The News Courier in Athens, Alabama

April 27, 2014

New sewage plant not expected to obstruct Rural Village residents

By Kim West
kwest@athensnews-courier.com

— The approximately 220-lot Elkmont Rural Village and surrounding developments could have a new wastewater treatment plant up and running by late 2015, said Limestone County Water and Sewer Authority officials on Friday.

On the heels of the Authority Board approving the estimated $3.4 million project, officials are preparing for a pre-construction meeting with low-bidder B.H. Construction of Florence.

Brent Brown, construction manager and geographic information systems coordinator for the Authority, said on Friday a start date will be determined during the meeting and then the contractor has 395 days to complete the plant.

He said the new plant will provide better service for the approximately 150 homes in the Rural Village, plus many other parts of Elkmont.

“There are still many lots that have not been developed ... this plant not only handles ERV but the Piggly Wiggly shopping center, the Elkmont Industrial Park, downtown Elkmont and Elkmont High School,” he said.

Brown said the existing plant, located at the rear of the housing development, was built nearly 40 years ago. He said the Rural Village residents would receive continuous service while the new facility is being built.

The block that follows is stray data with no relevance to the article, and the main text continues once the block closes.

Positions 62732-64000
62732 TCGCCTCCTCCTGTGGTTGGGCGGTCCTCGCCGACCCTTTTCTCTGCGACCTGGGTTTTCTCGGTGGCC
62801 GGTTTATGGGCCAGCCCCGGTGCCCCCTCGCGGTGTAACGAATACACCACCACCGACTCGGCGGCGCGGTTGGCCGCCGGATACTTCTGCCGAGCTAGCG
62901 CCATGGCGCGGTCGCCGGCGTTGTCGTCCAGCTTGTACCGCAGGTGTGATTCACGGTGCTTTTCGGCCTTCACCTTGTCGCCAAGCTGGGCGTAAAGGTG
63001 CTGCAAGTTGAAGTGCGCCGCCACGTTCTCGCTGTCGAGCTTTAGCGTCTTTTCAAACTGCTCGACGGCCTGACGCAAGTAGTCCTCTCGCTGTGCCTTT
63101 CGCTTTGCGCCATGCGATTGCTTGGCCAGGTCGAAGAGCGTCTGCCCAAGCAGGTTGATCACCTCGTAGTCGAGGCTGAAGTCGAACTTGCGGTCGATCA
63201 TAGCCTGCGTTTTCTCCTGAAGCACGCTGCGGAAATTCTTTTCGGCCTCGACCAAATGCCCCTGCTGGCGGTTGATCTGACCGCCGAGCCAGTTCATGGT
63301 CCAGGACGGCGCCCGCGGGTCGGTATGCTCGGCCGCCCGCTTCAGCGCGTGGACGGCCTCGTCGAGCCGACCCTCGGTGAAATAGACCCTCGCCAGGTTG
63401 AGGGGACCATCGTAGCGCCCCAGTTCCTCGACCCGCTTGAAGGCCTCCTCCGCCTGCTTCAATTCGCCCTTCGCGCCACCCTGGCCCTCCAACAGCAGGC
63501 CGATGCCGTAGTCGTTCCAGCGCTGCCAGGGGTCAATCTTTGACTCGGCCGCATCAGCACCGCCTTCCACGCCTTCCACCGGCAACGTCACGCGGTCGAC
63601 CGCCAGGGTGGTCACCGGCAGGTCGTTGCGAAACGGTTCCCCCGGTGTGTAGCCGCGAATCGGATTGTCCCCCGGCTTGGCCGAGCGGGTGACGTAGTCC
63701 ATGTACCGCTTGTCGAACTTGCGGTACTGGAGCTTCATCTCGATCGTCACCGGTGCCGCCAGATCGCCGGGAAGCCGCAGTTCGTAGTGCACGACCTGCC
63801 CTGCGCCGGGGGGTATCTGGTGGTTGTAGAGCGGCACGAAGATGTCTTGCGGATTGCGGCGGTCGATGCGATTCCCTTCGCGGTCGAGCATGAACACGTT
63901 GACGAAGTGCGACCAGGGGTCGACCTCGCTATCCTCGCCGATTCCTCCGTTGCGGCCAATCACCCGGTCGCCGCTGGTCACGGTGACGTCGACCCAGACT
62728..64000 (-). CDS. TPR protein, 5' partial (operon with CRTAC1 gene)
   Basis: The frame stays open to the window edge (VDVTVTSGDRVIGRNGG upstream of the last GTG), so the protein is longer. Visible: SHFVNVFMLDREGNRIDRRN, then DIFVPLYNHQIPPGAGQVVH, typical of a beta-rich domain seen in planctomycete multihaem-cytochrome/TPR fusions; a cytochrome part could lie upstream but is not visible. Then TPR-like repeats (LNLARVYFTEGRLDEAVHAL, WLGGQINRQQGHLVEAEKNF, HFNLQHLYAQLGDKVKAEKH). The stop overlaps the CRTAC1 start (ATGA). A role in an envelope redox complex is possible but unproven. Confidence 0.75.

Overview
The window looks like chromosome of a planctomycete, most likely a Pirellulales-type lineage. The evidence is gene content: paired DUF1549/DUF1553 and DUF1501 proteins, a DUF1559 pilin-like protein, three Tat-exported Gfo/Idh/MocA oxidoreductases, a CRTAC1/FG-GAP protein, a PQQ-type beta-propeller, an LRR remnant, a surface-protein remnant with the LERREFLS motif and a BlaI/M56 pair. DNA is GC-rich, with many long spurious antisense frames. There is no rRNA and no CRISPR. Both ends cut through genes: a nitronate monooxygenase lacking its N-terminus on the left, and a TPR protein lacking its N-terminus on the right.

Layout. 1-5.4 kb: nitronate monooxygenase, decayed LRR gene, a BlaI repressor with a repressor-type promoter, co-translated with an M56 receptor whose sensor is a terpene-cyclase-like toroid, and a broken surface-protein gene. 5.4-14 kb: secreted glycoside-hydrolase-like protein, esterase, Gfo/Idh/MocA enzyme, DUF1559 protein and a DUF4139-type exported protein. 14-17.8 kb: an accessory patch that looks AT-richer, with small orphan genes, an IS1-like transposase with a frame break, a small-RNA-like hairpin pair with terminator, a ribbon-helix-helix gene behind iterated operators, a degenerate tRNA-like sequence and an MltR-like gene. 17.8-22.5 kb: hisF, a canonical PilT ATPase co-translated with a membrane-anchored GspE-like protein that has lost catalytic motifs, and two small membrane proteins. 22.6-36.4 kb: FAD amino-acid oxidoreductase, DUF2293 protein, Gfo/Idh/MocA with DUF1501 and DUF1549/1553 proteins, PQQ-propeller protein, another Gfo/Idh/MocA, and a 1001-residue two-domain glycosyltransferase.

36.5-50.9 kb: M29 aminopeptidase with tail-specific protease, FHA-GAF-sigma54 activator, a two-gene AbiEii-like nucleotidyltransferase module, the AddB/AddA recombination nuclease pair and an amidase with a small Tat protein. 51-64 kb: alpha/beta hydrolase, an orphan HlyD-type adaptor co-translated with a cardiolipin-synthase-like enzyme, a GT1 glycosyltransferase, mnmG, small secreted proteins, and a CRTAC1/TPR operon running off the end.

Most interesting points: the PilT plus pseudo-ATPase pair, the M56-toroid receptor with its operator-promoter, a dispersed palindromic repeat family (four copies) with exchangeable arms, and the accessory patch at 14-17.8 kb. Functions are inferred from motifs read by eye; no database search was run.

“The new plant will be constructed adjacent to the current plant,” he said. “When the new plant is finished, flow will be diverted from the old plant and it will be taken out of service.”

Going with the flow

The project also features the addition of an equalization basin, providing an option for overflow if extreme rainfall drenches the Elkmont community.

“An equalization basin is basically a large holding tank that can handle a large amount of flow in a short period of time,” Brown said.

The basins are used to smooth out flow variations, causing a constant or nearly constant flow rate. Flow equalization improves the performance of the downstream processes and can reduce the size, number and cost of downstream treatment facilities, according to the Kentucky Department for Environmental Protection.

The Authority is boosting its sewage service after self-reporting deficiencies to the Alabama Department of Environmental Management.

Remaining revenue from 2007 and 2010 bond issues will foot the bill for the new plant, according to Authority officials. Extra costs will be absorbed by the account created after selling water lines to Huntsville-annexed areas.

— Karen Middleton contributed to this report.